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Dealers' F&I commission will come under scrutiny 'quicker than we think'

FCA scrutiny of car dealers' commission on F&I products will happen “quicker than we think”, according to Barclays Partner Finance managing director Mike Britton.

Speaking in response to questions from the floor at yesterday’s Dealtrak F&I Conference at the Royal Armouries, Leeds, Britton warned dealers that the FCA would move to investigate high commission rates within the automotive industry.

Britton said: "It is going to happen and I think it will happen quicker than we think.”

Matt Dyer, chief executive at ITC Compliance, said that the FCA had had its chance to question the levels of commission taken out of dealers’ F&I sales and had chosen to pursue greater transparency of insurance claim rates rather than control prices.

Dyer said that he felt dealers making £3,000 to £4,000 on finance deals and selling three-year GAP policies costing the customer £499, but between £80 and £120 in real terms, “make too much” from the F&I side of the industry, but added: “Ultimately, we have to remember that dealers invest in staffing and millions of pounds in their showroom facilities. You cannot compare their operation to that of an online finance or insurance provider.”

Mike Macaulay, corporate business development manager at Autoprotect and also part of the F&I Conference’s panel of experts, was hopeful that the FCA would not pay too much scrutiny to commissions. He said: “Can we not slip under the radar? I think as long as the commission is sensible we should be OK.

“Will the FCA step-in and control the prices? Probably not.”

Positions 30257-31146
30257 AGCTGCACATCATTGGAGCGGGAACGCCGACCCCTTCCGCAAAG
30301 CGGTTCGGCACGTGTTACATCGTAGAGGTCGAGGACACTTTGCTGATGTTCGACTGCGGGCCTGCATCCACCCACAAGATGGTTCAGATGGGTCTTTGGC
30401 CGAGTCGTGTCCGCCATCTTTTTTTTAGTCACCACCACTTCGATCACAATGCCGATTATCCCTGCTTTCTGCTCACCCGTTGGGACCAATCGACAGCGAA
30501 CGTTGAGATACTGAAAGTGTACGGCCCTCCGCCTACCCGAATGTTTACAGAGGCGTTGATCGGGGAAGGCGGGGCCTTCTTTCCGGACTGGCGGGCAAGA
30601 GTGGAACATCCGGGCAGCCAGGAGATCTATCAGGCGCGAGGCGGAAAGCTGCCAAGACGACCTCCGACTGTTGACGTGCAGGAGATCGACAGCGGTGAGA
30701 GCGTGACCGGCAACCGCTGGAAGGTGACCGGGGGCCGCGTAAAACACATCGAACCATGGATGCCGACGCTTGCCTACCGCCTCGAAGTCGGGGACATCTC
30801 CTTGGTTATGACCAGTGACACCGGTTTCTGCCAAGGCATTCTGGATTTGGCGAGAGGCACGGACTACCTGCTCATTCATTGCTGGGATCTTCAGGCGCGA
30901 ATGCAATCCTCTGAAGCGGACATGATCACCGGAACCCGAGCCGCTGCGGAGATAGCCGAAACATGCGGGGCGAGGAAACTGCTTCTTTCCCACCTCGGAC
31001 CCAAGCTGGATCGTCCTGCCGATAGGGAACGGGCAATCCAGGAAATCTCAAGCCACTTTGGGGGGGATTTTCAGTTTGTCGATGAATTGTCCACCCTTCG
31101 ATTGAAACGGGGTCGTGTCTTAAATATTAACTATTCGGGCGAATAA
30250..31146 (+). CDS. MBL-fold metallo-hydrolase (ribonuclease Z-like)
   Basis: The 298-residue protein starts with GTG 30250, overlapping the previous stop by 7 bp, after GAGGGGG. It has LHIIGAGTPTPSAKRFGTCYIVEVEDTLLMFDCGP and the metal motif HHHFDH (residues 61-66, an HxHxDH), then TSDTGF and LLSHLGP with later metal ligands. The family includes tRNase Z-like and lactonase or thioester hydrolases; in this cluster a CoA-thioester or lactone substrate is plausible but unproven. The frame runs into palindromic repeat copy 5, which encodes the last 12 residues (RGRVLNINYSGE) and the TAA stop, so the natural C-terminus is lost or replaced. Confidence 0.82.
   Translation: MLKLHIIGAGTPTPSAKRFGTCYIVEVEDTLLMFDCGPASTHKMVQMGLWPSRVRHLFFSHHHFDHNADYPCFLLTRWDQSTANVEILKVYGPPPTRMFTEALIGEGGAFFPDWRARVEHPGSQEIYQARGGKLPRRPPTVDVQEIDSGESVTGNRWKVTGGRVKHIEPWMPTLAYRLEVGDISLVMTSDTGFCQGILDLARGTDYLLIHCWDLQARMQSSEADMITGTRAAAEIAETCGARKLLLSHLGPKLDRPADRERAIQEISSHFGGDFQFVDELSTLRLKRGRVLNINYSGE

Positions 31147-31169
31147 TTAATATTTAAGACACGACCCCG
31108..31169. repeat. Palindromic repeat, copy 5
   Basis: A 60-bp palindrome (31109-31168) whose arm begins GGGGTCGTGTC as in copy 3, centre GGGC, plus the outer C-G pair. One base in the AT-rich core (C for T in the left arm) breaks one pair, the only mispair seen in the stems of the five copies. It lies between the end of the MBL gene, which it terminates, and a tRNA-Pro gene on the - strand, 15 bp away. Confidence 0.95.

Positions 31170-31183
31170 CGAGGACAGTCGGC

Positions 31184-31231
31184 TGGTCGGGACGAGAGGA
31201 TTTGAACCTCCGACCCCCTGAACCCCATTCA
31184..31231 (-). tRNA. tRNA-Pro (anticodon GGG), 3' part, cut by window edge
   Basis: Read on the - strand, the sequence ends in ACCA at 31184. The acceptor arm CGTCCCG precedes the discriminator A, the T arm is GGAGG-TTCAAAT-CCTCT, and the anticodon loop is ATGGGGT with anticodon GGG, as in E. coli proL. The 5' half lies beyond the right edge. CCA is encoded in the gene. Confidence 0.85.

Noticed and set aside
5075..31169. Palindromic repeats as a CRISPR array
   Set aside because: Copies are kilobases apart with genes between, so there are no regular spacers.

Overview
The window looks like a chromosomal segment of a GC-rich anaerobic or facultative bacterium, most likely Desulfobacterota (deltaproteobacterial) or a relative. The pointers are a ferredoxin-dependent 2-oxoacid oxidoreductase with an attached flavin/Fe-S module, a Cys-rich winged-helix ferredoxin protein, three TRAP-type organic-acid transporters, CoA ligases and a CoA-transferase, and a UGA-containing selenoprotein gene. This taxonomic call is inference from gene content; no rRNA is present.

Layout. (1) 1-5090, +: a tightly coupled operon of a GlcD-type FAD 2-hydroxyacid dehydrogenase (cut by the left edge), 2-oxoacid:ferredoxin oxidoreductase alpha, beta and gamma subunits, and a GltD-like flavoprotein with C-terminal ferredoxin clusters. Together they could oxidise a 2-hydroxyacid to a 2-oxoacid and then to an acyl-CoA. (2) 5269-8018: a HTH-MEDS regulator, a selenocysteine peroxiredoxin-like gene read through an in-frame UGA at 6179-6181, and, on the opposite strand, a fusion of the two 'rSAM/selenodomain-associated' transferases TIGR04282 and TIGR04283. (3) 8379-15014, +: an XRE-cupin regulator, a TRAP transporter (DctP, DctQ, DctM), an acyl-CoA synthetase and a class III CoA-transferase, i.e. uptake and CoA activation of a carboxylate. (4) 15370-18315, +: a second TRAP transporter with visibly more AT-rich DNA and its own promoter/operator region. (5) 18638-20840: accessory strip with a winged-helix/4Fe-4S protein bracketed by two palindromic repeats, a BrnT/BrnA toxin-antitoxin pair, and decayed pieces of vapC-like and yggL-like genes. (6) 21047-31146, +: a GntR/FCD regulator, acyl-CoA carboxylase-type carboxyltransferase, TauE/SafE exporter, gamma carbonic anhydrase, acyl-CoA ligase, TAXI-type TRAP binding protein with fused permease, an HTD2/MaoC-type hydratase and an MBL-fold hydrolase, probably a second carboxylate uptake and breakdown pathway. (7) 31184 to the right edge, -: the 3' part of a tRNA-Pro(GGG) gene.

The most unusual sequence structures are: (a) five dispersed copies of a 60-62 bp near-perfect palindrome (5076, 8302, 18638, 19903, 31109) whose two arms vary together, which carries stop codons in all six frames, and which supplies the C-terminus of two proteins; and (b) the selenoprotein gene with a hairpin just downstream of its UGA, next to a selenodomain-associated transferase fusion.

Dyer said that dealers had as much to worry about the Financial Services Ombudsman than the FCA and questioned how many dealers are currently meeting the standards expected by both.

He said that the immediate impact of a £500 bill to challenge or defend a complaint via the FSO was, to many, more of a threat than the prospect of an FCA investigation.

But he said that close partnerships between compliance specialists, F&I providers and dealers would hold the key to operating within the rules in the eyes of the authorities.

He said that F&I sales, and products like PCP, would remain central to dealers’ operations for some years to come.

Dyer said: “I think dealers make too much out of F&I at the money but I don’t see why products like PCP won’t be around in eight, nine or ten years’ time.

“What needs to be put in place are systems and measures to ensure that dealers are doing the right thing to meet the current regulations.

“We ask dealers what measures they have in place for their F&I sales and they will say that they sit down at the end of each month and look at their penetration levels and their profits.

“What they need to be doing is looking more closely at how those products are sold. Do that and they might find that their best F&I salesman may not be their biggest asset, he might not be selling in a way that meets the regulations.”

Dyer said that F&I providers have a duty to ensure their partners are operating within the FCA’s rules.

He added: “Finance and insurance companies are sending questionnaires to all their dealers and at some point they will get that documentation back and find out just how good or bad things really are out there.”

Earlier this week a House of Lords committee on financial exclusion was told that FCA rules regarding customer fairness were too vague, and practically unenforceable as a result.

Motor Finance Online reported that The House of Lords Committee on Financial Exclusion met on Tuesday to investigate fairness to customers and access to finance for low-income individuals.

Sue Lewis, chair of the Financial Services Consumer Panel, told the committee that ‘treating customers fairly’ amounted to “principles not rules”, and were too vague to be enforceable.

Damon Gibbons, director at the Centre for Responsible Credit, also argued that rules on consumer affordability were unclear.

He said: “On affordability we have a real dog’s dinner. I don’t think that the industry is very clear on what affordability rules mean…I would hope that we get to something much more structural.”

ITC Compliance this week announced a partnership with DealTrak, formerly Frontline Solutions, to offer its 1,000-plus clients FCA compliance via “Appointed Representative” status.

DealTrak is relaunching its online F&I platform and moving to Leeds City Centre as part of growth plans which coincide with the new partnership.

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